The minute you see a piece of Kristin Leigh Knoll’s work, is the same minute you know you haven’t seen anything exactly like it. “Sailor space jewelry” is one description I’ve heard about her popular rope-gem necklaces (boat rope… meteoric rock… makes perfect sense). The overriding takeaway is that Knoll combines disparate materials in exciting configurations, and the result is that something singular emerges from familiar building blocks.
Knoll only started her jewelry line Abacus last year as a much-needed creative outlet. Though a trained graphic designer, she’d been doing admin for her family’s plastics and packaging company–invoicing, shipping logistics–in order to get out of the rural Texan town where her first design job was based.
Small town life was behind her, but there was a new problem: There’s not a lot of self-expression in packaging and plastics.
When Knoll moved to Brooklyn a few years ago, she kept her job with her family’s business, but it was easier to explore creative projects on the side. She took classes in book-binding, garment sewing, and textile design. The courses were weeks long. She’d spend several hours in a creative headspace using her hands after a full day of managing shipments. The drive was there, she just needed to land on the project that suited her best.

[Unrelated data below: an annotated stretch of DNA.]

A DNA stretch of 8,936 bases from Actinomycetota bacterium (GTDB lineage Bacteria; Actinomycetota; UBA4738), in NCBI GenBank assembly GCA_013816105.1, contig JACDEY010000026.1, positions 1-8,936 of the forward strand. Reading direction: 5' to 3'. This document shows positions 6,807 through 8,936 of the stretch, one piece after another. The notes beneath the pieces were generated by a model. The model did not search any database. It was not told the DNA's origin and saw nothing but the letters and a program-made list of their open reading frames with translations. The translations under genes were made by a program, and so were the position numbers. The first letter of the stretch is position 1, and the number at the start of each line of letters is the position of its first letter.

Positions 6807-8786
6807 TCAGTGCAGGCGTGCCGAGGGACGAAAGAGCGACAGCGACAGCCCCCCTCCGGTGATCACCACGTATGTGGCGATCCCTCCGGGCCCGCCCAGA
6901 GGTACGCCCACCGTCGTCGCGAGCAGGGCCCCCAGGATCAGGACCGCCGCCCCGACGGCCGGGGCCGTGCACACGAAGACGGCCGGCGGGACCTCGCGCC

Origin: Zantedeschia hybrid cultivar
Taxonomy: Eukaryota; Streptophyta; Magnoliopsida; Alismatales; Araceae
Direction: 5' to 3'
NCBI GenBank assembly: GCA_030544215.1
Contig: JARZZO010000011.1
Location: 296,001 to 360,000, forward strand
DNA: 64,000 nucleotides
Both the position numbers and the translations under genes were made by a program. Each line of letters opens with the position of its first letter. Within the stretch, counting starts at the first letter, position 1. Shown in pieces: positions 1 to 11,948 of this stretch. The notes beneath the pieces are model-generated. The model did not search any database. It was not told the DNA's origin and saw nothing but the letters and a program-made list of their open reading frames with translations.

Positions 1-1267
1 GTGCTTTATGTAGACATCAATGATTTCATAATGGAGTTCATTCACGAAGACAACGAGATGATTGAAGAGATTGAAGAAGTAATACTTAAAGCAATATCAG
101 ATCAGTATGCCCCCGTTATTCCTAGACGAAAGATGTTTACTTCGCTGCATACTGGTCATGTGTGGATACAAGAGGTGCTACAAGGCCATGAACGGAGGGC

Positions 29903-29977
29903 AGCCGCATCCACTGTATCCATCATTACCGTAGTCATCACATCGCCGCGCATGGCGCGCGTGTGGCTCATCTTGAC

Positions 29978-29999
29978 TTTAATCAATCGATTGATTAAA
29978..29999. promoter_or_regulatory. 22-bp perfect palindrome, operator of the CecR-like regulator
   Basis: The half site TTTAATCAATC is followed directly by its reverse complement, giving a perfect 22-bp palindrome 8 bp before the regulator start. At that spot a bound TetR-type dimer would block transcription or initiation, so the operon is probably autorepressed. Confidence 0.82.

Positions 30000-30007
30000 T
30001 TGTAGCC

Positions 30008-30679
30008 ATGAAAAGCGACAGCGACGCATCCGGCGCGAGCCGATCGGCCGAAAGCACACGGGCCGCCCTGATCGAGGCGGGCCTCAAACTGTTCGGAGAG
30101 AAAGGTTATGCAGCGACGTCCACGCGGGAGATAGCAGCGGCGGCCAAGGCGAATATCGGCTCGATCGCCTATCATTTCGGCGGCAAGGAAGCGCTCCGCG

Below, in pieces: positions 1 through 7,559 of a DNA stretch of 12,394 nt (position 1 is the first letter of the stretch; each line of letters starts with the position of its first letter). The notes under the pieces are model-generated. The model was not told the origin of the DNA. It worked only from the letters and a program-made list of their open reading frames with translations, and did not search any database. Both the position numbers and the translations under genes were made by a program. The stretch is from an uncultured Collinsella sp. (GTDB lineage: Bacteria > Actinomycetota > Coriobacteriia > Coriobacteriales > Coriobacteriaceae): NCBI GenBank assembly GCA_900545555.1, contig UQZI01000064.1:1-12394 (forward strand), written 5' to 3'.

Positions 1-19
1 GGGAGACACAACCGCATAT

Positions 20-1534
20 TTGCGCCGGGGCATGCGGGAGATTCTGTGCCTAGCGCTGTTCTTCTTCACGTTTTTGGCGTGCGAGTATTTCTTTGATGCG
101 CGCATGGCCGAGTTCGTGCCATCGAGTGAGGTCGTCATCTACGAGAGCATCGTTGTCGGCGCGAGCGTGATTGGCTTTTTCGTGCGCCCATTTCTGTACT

Jewelry fit the bill—and, possibly, she hoped, could pay some as well. “It’s a lot more popular to buy jewelry than handmade books,” reasoned Knoll. Astute. And also the kind of practicality she applies to her designs.
Though she deals in jewelry, Knoll doesn’t live in that world when she’s creating it. Instead, she takes inspiration from her favorite sculptors–Isamu Noguchi, Brancusi–innovators who took the familiar and made something brand new and, more to the point, very good looking.
Whatever it is that Knoll takes from her visits to the Noguchi Meseum, where she has a membership and visits for inspiration, it’s working for her. Wearing one of her necklaces feels more like wearing art, a little nugget of creativity you get to hang around your neck all day. And as Knoll knows better than anyone, it’s having the access to that mindset that is most important of all.
You can find your own intergalactic maritime art at Abacus’s website; Locale, a boutique in Bed-Stuy; and this Sunday, August 30th from 12-6pm at the Crow Hill Community Association End of Summer Craft Fair in Crown Heights (on Franklin Avenue between Sterling Place and St. John’s Place). Say hi to Knoll before she ships off to Alchimia, a jewelry making program in Florence, next month.